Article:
I’m not a traditionalist when it comes to worship. I raise my hands when I sing, and I’ve been known to break out in an African dance when the drums give me the appropriate rhythm—thanks to my many visits to Nigeria. When it comes to worship styles I love them all: Hillsong, Matt Redman, Kari Jobe, Chris Tomlin, black gospel anthems and Spanish choruses by Marco Barrientos. I also love the old hymns of my childhood, especially when they’ve been updated with new arrangements.
I like both old songs and new—and I certainly don’t want to stand in the way of innovation. But I’m struggling with the latest Sunday morning praise fad. Can someone help me understand why everybody is singing in the dark?
I never got this memo. I assume somebody had the great idea that Sunday morning visitors shouldn’t feel conspicuous. The discussion at the boardroom table probably went like this: “If we turned down the lights, newcomers could hide on the 14th row and not worry about being seen!” Someone else added: “And low lighting would give our church a hip, contemporary concert feel!” (And the church accountant probably added: “Think of how much money we could save on our electric bill!”)
Okay, I sort of get it. I don’t want visitors to feel awkward, and I want young people to enjoy church. I also know that graphics, video clips and song lyrics are hard to see in broad daylight. But before we close all the curtains and dim all the lights I wish we could talk about this trend. Here are six reasons I’m not convinced darkness is a good thing.
1. Worship shouldn’t be focused on the stage. A skilled worship leader points people to heaven—not to the platform, the singers or the guitarists. If the only lights in the room are on the praise team, worship can quickly become a spectator sport. God likes to hear all His people singing—not just the band.
2. Worship is not just about “me and Jesus.” Worship in a dark room isn’t wrong—but it makes it more about a personal experience and less about corporate connection. There is something deeply inspiring when a congregation joins in unity to exalt Jesus; yet this is lost when we can’t even see each other.
3. Worship is nothing to be embarrassed about. I can sort of understand the desire to dim the lights so newcomers aren’t completely freaked out by hand-raising or other exhuberant expressions of praise. But why hide the excitement? Jesus said: “Everyone who confesses Me before men, I will also confess Him before My Father who is in heaven” (Matt. 10:32). If we’re going to boldly confess Christ, let’s do it in the light where people can see us.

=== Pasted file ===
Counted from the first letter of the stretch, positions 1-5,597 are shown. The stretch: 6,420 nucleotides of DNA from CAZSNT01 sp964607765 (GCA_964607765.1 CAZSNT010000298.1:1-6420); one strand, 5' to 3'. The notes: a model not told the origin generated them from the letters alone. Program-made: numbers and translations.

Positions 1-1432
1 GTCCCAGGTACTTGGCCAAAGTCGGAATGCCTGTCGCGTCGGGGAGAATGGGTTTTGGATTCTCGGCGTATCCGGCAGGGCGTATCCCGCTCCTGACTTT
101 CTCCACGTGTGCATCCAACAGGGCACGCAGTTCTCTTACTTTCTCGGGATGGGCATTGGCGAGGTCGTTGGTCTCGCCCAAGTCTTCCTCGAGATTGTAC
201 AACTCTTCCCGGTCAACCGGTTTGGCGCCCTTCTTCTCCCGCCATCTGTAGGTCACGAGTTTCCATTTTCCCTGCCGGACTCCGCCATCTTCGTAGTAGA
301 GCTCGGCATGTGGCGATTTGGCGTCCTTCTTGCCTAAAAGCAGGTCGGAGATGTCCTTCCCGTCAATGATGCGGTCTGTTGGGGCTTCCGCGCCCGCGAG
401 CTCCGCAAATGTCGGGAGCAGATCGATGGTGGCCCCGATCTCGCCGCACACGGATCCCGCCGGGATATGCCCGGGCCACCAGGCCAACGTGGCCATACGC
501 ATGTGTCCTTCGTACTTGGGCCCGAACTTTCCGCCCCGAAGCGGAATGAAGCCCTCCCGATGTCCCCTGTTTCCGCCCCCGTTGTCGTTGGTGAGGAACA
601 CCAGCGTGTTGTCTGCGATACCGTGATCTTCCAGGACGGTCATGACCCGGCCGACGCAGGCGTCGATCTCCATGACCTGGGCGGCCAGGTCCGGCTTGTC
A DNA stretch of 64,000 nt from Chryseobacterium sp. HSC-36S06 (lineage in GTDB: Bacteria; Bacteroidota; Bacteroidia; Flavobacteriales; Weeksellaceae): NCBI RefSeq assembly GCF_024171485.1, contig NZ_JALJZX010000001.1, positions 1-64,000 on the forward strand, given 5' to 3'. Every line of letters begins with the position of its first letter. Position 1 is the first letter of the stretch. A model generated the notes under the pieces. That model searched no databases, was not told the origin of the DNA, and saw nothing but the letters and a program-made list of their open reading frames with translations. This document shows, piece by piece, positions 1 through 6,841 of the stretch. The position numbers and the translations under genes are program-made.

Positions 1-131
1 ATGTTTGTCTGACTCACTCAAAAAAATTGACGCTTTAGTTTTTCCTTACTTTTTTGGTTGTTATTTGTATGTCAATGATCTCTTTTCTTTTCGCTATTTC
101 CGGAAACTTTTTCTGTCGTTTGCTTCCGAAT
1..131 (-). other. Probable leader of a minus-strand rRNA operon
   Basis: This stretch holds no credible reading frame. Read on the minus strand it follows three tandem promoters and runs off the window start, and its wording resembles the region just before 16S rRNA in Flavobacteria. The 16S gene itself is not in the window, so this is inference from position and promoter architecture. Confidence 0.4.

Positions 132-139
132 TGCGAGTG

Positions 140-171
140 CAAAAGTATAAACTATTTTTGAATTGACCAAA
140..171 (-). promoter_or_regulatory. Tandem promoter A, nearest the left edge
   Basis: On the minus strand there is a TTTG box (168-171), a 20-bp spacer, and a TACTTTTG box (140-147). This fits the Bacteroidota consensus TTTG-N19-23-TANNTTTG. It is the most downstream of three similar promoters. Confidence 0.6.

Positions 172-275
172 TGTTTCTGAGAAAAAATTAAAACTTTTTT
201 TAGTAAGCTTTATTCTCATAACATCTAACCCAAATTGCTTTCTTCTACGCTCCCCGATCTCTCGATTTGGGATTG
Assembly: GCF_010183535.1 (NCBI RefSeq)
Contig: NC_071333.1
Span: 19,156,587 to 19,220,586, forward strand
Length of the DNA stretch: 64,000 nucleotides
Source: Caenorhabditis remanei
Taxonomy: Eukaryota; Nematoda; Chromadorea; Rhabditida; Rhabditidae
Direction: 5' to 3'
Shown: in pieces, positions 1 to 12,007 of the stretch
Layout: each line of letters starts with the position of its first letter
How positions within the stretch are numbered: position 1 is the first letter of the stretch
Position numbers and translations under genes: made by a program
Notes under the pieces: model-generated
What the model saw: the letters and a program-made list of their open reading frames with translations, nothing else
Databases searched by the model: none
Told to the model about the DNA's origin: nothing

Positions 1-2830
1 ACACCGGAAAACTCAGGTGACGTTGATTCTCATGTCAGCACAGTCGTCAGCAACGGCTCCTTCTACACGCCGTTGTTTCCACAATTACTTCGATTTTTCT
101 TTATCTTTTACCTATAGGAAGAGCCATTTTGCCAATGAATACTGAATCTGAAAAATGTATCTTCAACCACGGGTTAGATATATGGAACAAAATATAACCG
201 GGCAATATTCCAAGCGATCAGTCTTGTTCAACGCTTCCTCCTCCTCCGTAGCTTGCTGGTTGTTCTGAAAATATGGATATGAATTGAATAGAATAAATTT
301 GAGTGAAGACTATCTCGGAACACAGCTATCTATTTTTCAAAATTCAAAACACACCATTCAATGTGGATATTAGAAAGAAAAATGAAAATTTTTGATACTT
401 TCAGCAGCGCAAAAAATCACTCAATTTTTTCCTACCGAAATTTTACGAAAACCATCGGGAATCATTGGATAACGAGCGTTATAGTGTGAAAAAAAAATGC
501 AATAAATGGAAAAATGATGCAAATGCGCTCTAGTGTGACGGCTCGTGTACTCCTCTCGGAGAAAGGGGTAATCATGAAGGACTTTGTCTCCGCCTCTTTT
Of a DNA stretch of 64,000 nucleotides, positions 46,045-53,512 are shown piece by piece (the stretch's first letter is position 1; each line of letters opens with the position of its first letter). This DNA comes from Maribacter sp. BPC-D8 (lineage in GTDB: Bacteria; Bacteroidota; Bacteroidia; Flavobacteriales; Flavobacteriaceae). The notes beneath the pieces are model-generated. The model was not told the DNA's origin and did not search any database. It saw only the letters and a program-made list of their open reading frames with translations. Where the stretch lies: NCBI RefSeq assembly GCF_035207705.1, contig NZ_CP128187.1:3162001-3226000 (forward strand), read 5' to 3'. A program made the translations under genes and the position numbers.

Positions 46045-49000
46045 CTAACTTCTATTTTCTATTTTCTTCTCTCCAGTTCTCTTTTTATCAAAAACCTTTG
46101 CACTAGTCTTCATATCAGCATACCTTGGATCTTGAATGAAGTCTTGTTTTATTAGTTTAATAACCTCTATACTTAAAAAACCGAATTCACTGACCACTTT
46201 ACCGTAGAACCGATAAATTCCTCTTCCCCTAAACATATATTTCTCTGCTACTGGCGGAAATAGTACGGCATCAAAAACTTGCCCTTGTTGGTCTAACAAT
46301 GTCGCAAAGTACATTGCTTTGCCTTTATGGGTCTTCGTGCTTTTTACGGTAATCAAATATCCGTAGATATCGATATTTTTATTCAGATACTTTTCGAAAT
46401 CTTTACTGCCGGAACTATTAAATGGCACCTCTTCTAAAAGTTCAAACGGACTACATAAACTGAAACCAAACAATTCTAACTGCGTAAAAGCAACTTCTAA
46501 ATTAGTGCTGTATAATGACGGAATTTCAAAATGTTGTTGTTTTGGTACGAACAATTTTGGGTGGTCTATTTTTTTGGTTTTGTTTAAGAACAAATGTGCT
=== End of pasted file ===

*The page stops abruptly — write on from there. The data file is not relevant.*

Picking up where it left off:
4. Dark auditoriums are risky. Has anyone considered the legal ramifications of this lights-out policy? Suppose a child is trampled in the aisles because a worshiper gets rowdy. What if an elderly person falls and no one notices until the third song is over? Even movie theaters have lighting in the aisles, but I’ve never seen a church that provides that. If you insist on turning the lights off, be careful!
5. Some people think darkness is creepy. The church should be a welcoming place that feels safe and inviting. That’s why we call churches sanctuaries. But psychologists tell us that people who have been abused or traumatized often suffer from fear of the dark. Can you imagine how these people feel in church if the lights go out and strangers are shuffling next to them? Caring pastors will not allow people to feel threatened or unsafe in God’s house.
6. God likes light! The first thing God created was light, and in the last book of the Bible we are told “there will no longer be any night” when Christ rules over the new earth (see Rev. 22:5). We are also told in 1 John 1:5: “God is light, and in Him there is no darkness at all.” So if heaven is full of light, and eternity will be fully illumined by the radiance of God’s glory, why would we want to worship in the dark?
I’m not trying to outlaw creativity in worship, or set a rule on how bright your lights are on Sunday mornings. I just want our worship to be led by the Holy Spirit rather than trendy bandwagons.
J. Lee Grady is the former editor of Charisma and the director of The Mordecai Project (themordecaiproject.org). You can follow him on Twitter at leegrady. He is the author of The Holy Spirit Is Not for Sale and other books.